“The majority of older adults in Detroit live in Medically Underserved Areas. What we are seeing is a significant chronic disease epidemic, largely because of social, economic, and health policies,” Smitherman says. “Public policy and social policy are the root causes. These historic policies have oppressed these communities and the result is social and health ills.”

Dr. Herbert Smitherman.

Like other large cities across the nation where residents experience high rates of chronic illness and shorter life expectancy, the root cause is racism.


“We have a crisis on top of a crisis that is on top of another crisis. COVID-19 is superimposed on a group that’s already dealing with high rates of chronic illness and then, on top of that, a crisis of poor economic health and social injustices,” Taylor says. “Racism is for real. It’s something that can’t be shoved under a rug. There’s been a strong realization that has renewed commitment to addressing and resolving some of these issues.”


According to Smitherman, since the results of inequitable health outcomes experienced by Black Americans were first documented in a 1967 federally commissioned report by Otto Kerner, those outcomes have not improved. To turn the tables, policies and dollars must defund racism by funding schools, improving nutrition, raising wages, providing homes, making medical care available, and demanding equity and equality.


“The question is 'What are you going to do about it?' Ultimately, you need a plan that requires investment,” Smitherman says. “To call racism a public health crisis with no investment will not change the trajectory we are talking about.”


Addressing social determinants of health


Since the first report came out in 1999, the DAAA has worked hard to address social determinants of health. The hope is that the newly released report will inspire policy changes and funding increases that make it possible to do so even better. According to Taylor, this work will require a collective community response with all segments of society coming together and intentionally working outside of their individual silos.


“I am hopeful that we can address the social determinants of health in regard to improving the quality of life of all of our residents. It will provide a stronger infrastructure as far as programs and services, relationships, and systems,” Taylor says. “... We need to look across the horizon and see how we can overlap and work together. How can we collectively move forward to address these issues as a community initiative?”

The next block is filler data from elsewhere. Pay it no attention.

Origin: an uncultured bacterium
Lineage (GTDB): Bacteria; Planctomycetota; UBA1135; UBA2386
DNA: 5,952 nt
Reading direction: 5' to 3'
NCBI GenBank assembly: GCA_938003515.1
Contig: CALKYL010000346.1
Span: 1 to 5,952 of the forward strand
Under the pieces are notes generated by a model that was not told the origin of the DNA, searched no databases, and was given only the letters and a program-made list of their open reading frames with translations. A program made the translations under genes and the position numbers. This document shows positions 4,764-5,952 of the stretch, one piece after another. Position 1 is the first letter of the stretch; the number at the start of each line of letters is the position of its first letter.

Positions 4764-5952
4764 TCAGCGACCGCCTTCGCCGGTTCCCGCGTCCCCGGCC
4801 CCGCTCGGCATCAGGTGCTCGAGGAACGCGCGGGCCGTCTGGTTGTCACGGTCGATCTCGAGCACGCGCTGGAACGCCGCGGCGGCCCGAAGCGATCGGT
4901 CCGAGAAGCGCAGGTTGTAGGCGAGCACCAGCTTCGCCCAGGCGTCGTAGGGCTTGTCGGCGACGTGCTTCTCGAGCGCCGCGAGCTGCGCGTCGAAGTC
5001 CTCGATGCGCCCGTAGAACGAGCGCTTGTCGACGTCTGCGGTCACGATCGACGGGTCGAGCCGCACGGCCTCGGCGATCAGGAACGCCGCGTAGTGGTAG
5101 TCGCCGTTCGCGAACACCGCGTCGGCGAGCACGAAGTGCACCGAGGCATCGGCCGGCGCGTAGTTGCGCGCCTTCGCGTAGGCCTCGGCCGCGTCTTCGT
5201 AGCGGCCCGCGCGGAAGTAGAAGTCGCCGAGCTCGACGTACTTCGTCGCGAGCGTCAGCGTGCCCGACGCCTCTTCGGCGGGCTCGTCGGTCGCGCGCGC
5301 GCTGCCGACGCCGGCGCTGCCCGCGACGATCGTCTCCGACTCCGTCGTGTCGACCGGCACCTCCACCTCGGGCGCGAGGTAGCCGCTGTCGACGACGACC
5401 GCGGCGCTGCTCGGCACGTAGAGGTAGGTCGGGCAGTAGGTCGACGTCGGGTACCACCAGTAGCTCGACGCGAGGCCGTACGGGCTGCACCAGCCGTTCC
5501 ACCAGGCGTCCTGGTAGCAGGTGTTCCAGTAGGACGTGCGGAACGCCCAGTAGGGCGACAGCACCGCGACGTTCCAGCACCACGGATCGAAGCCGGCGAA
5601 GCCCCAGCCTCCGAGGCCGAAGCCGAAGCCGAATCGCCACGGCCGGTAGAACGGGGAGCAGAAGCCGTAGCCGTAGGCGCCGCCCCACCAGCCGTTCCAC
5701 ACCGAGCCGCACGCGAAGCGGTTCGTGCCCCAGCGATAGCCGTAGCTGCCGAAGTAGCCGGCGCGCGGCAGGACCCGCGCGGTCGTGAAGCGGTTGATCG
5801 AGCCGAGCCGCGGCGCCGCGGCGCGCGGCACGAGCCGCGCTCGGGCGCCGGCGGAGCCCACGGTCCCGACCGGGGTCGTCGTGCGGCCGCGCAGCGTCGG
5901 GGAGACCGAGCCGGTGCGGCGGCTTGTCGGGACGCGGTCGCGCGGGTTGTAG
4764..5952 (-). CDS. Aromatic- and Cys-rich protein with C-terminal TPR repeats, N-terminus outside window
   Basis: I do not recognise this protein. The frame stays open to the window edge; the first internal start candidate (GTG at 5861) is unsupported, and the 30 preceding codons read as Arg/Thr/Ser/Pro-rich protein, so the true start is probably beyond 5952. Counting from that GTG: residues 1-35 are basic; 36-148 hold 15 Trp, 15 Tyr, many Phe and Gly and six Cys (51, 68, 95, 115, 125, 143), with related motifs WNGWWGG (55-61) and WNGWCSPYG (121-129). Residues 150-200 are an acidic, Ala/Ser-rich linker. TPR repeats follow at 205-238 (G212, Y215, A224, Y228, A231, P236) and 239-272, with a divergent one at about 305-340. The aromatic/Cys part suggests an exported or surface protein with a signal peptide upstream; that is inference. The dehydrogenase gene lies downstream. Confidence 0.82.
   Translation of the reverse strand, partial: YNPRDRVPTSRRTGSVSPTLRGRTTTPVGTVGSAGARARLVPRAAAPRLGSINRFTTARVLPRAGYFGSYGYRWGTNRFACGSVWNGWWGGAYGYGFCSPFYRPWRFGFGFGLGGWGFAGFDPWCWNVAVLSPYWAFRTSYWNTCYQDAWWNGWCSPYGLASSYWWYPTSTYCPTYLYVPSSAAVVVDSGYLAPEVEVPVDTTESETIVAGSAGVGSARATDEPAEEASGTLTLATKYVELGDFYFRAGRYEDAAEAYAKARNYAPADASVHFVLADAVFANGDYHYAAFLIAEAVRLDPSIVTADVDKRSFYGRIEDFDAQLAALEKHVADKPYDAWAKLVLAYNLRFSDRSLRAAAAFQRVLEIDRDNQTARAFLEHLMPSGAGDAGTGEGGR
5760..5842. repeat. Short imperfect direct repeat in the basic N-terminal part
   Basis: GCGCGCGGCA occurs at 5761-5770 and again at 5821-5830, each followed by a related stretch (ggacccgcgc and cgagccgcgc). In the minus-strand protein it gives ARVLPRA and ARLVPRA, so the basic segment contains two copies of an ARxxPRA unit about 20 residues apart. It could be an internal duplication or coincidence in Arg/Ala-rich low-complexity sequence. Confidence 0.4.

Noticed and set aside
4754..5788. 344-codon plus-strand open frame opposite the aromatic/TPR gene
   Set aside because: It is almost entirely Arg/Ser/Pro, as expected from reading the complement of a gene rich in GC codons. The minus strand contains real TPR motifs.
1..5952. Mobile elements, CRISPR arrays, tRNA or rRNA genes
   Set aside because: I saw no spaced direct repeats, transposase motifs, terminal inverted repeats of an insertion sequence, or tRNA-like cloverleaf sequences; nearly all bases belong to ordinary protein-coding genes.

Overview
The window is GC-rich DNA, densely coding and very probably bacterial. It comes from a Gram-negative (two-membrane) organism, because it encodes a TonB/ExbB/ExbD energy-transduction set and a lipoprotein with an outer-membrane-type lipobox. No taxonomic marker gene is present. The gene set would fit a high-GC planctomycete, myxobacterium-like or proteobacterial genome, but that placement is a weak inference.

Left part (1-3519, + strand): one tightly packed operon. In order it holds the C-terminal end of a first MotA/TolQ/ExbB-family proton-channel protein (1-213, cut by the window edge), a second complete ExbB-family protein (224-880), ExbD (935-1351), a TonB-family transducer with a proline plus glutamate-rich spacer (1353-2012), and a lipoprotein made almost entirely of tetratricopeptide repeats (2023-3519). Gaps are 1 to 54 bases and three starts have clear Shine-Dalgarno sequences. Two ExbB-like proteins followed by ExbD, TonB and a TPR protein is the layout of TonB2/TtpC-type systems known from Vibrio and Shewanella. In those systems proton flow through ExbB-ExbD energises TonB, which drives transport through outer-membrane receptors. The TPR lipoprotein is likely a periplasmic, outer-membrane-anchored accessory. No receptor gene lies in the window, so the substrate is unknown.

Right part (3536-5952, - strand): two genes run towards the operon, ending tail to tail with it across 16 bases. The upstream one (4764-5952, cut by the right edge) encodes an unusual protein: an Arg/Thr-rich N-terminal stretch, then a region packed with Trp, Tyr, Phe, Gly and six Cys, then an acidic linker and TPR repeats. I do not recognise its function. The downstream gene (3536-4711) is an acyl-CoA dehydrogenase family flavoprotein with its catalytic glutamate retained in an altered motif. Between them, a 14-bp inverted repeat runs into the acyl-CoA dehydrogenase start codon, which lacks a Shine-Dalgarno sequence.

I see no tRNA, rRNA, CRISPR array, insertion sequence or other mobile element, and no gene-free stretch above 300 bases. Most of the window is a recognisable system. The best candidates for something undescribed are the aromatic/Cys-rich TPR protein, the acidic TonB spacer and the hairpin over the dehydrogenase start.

One of the report recommendations is that federal and state agencies incorporate social determinants of health when allocating resources. Current funding formulas are population-based rather than needs-based — even though needs like good food, medical care, education, transportation, jobs, clean water, and clean air are responsible for 60% to 70% of an individual's overall health status.


“We also have to do a better job to ensure that environmental factors are factored into the equations when talking about the social determinants of health,” Taylor says.


Taylor sees four action items arising from the report. First, he says it is vital to look downstream — to increase services for people ages 50 to 59 and extend educational and preventive resources to youth. Secondly, he wants to provide more support to caregivers of older adults and grandparents who are raising grandchildren.


“Caregivers are the backbone of the health care system,” he says. “The informal supports that these individuals provide is huge.”


Thirdly, Taylor hopes the report will convince funders to increase dollars and ensure robust community programs and services. Finally, he sees the report as vital to inspiring policy change that focuses on the needs of a community rather than the size of its population.


“We have to do a better job reaching people before age 60. Do the education and preventive services to address these chronic illnesses earlier in life,” Taylor says. “One of the biggest differences between this and the other reports is that it takes the emphasis off of addressing only the perspective of seniors and highlights that any solutions ... need to address the entire community [and] good quality of life across the lifespan.”


A freelance writer and editor, Estelle Slootmaker is happiest writing about social justice, wellness, and the arts. She is development news editor for Rapid Growth Media, communications manager for Our Kitchen Table, and chairs The Tree Amigos, City of Wyoming Tree Commission. Her finest accomplishment is her five amazing adult children. You can contact Estelle at [email protected] or


Photos by Nick Hagen.